Preschool Years at Home

Laughing, Loving, and Learning Together

Another Milestone …

on March 7, 2013

“My teeth hurt too bad to eat!” Little Bear complained Monday. She’s slowly recuperating from a nasty respiratory infection, complete with cold sores, so I assumed she was erroneously ascribing her general mouth pain to her teeth.

… Until I brushed her teeth Tuesday afternoon and discovered that her lower left central incisor was noticeably out of place and standing at almost a 45-degree angle inside her mouth. A quick examination revealed that BOTH of her lower central incisors were loose … to the point that she really was struggling to bit such things as carrot sticks, apple slices, and other crunchy foods.

My first thought was that our calamity-prone child had somehow knocked her own teeth loose, and I immediately began to quiz her.

“Has anything hit you in the mouth recently?” I asked. “Have you fallen on anything? Have you pulled anything over onto yourself? Have you run into anything? Have you dropped a book or the iPad or anything else on your face?” (All of the above have been known to happen.)

Little Bear assured me that she had not injured her mouth in any way and that her teeth had just mysteriously started hurting over the weekend. That’s when we examined her mouth more closely and discovered two new teeth already pushing their way through her gum line.

I was still not mentally prepared, however, to believe that my “little” girl, just 4 1/2 years old, was already losing teeth. So I turned to Dr. Google. With a bit of research, I discovered that most children lose their first teeth between the ages of 5-6, with girls generally loosing teeth a bit earlier than boys. I also confirmed that while 4 1/2 may be a bit younger than average, it’s still within  “normal” range for tooth loss, especially if a child teethed at a young age. Um, yeah, Little Bear’s lower incisors popped through when she was about 10 weeks old. She definitely qualified as “teething at a young age.”

Little Bear does not do well with pain … or the mere thought of anything that might cause pain. We opted to let nature take its course and wait for the teeth to fall out on their own.

The girls were participating in a toddler/preschooler art class at a local museum this morning, so we decided to have a picnic lunch at a nearby outdoor playground. Little Bear had repeatedly climbed to the peak of the highest play structure, slid down a gigantic spiral slide, run around the play structure, climbed back up, and slid again. Baby Bear insisted on following suit, so I was stationed at the top making sure my daring 21-month-old didn’t tumble over the edge and fall nearly two stories to the ground. When I saw Little Bear reach the bottom and deviate from her usual pattern to run over to the picnic table and Daddy Bear, I assumed she needed a drink. Moments later, though, she was back by my side, jumping up and down with excitement.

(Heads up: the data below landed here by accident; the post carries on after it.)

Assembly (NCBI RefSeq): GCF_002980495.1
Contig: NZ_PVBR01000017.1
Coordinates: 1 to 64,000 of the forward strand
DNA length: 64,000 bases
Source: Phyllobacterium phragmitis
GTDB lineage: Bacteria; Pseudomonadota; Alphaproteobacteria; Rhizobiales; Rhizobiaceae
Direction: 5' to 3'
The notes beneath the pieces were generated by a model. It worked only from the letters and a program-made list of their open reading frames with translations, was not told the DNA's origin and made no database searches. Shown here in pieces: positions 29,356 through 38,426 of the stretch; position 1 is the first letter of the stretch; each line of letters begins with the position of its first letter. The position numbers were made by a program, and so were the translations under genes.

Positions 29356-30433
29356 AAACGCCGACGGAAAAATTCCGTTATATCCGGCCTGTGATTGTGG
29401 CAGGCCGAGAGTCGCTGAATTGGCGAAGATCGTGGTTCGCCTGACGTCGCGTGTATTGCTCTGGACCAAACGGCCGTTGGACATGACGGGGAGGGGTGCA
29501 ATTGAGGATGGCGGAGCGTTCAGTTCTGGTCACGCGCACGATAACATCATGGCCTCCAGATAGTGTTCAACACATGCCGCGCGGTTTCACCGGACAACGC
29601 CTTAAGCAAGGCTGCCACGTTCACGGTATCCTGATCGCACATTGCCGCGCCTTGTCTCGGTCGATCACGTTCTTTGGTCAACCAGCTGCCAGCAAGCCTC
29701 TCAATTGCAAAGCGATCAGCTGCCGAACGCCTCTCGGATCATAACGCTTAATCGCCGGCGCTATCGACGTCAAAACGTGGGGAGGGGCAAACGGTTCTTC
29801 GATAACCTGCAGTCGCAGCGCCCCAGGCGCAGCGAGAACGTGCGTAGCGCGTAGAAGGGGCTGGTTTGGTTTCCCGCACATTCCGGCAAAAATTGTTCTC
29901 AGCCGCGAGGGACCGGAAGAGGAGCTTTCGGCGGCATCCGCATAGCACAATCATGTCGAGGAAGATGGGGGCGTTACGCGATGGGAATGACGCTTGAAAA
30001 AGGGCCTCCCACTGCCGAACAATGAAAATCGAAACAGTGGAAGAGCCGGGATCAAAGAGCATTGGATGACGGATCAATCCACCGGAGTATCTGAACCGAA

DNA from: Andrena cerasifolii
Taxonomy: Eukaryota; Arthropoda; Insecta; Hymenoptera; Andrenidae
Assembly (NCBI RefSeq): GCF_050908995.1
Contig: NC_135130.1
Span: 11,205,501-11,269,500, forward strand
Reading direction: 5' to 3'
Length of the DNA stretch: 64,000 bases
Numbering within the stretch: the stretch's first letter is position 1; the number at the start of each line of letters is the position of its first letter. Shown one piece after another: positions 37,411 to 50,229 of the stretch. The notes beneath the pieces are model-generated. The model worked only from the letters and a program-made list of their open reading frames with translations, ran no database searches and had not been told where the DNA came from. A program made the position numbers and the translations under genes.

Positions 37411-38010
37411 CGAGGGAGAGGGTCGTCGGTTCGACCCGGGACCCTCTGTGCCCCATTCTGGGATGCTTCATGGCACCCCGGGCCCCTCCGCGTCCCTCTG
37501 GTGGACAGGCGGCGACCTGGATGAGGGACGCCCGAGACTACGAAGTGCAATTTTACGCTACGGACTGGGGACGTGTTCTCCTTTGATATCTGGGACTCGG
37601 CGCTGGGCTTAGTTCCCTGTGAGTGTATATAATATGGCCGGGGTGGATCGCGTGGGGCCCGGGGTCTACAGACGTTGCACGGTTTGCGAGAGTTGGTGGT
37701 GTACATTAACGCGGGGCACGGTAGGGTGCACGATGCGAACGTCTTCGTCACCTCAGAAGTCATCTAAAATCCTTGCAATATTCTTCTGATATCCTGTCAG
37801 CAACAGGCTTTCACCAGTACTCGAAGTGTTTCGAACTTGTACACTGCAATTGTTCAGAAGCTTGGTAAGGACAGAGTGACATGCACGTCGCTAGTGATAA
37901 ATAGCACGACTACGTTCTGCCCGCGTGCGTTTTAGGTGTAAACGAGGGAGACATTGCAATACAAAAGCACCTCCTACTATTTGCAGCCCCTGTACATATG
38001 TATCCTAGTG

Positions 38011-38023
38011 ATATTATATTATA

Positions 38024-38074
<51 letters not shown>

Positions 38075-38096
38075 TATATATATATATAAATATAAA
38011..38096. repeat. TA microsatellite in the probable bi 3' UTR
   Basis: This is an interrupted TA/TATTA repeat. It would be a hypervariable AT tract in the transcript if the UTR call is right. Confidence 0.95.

“Mommy, Mommy! Look in my mouth!”

I looked and saw blood — along with a gaping hole.

“You lost your tooth!” I exclaimed. (Nothing like stating the obvious!)

“Yes!” she replied. “I was wiggling it with my tongue as I went down the slide and it just fell out!”

Now, when a 4 1/2-year-old has just lost her first tooth, life can’t just go on as normal. I wasn’t sure whether to breathe a sigh of relief because the tooth had come out on its own, without tears or distress (and without her accidentally swallowing it!) or whether to cry because my “baby” had just taken an undeniable (albeit involuntary) step toward adulthood. I really wanted to cry. But I didn’t. (At least, not then.) Instead, I pulled her into a tight Mama Bear hug, gave her a kiss, congratulated her, and high-fived her all at the same time. Then I started racking my brain to come up with ideas for celebrating the first lost tooth.

As most things do in this house, The First Tooth Celebration called for stories:

It involved cupcakes (because Little Bear wanted cupcakes).

It involved chatting and daydreaming and wondering what the Tooth Fairy does with all those lost teeth.

It involved a healthy dose of skepticism. “Because, Mommy, Fairies aren’t real. They’re just pretend.”

It involved a little bit of handwriting, as Little Bear put her tooth in an envelope and painstakingly addressed it to the Tooth Fairy. (Gotta slip fine motor work in wherever we can!)

It involved role play with stuffed animals and Snap ‘n Style dolls and magnetic dress-up dolls.

It involved staying up too late, then laying in bed beside a little girl who just couldn’t go to sleep because she wanted to catch a glimpse of the tooth fairy (whose existence she still isn’t sure about).

It involved some creative writing on Mommy’s part, along with temporary defacing of U.S. currency. (I promise, the glittery “fairy dust” I used to edge her $5 bill will wear off in short order!)

It involved an early morning “The Tooth Fairy came! The Tooth Fairy came! And she took my tooth and left me a letter with money on it!” wake-up call.

It involved more skepticism as Little Bear contemplated the letter and said, “I don’t think the Tooth Fairy put this under my pillow. I think you did it after I was sleeping because fairies aren’t real! And I don’t think that’s fairy dust. I think it’s really glitter.”

It involved an ultimate choice to believe — for now — because “the Tooth Fairy is so much fun!”

Sadly, it did not involve pictures, because Mommy discovered late in the day that our camera was on the fritz. Still, we had fun, made memories, and entered the world of “lost teeth” as a family. (Toothless pictures will soon follow!)

 


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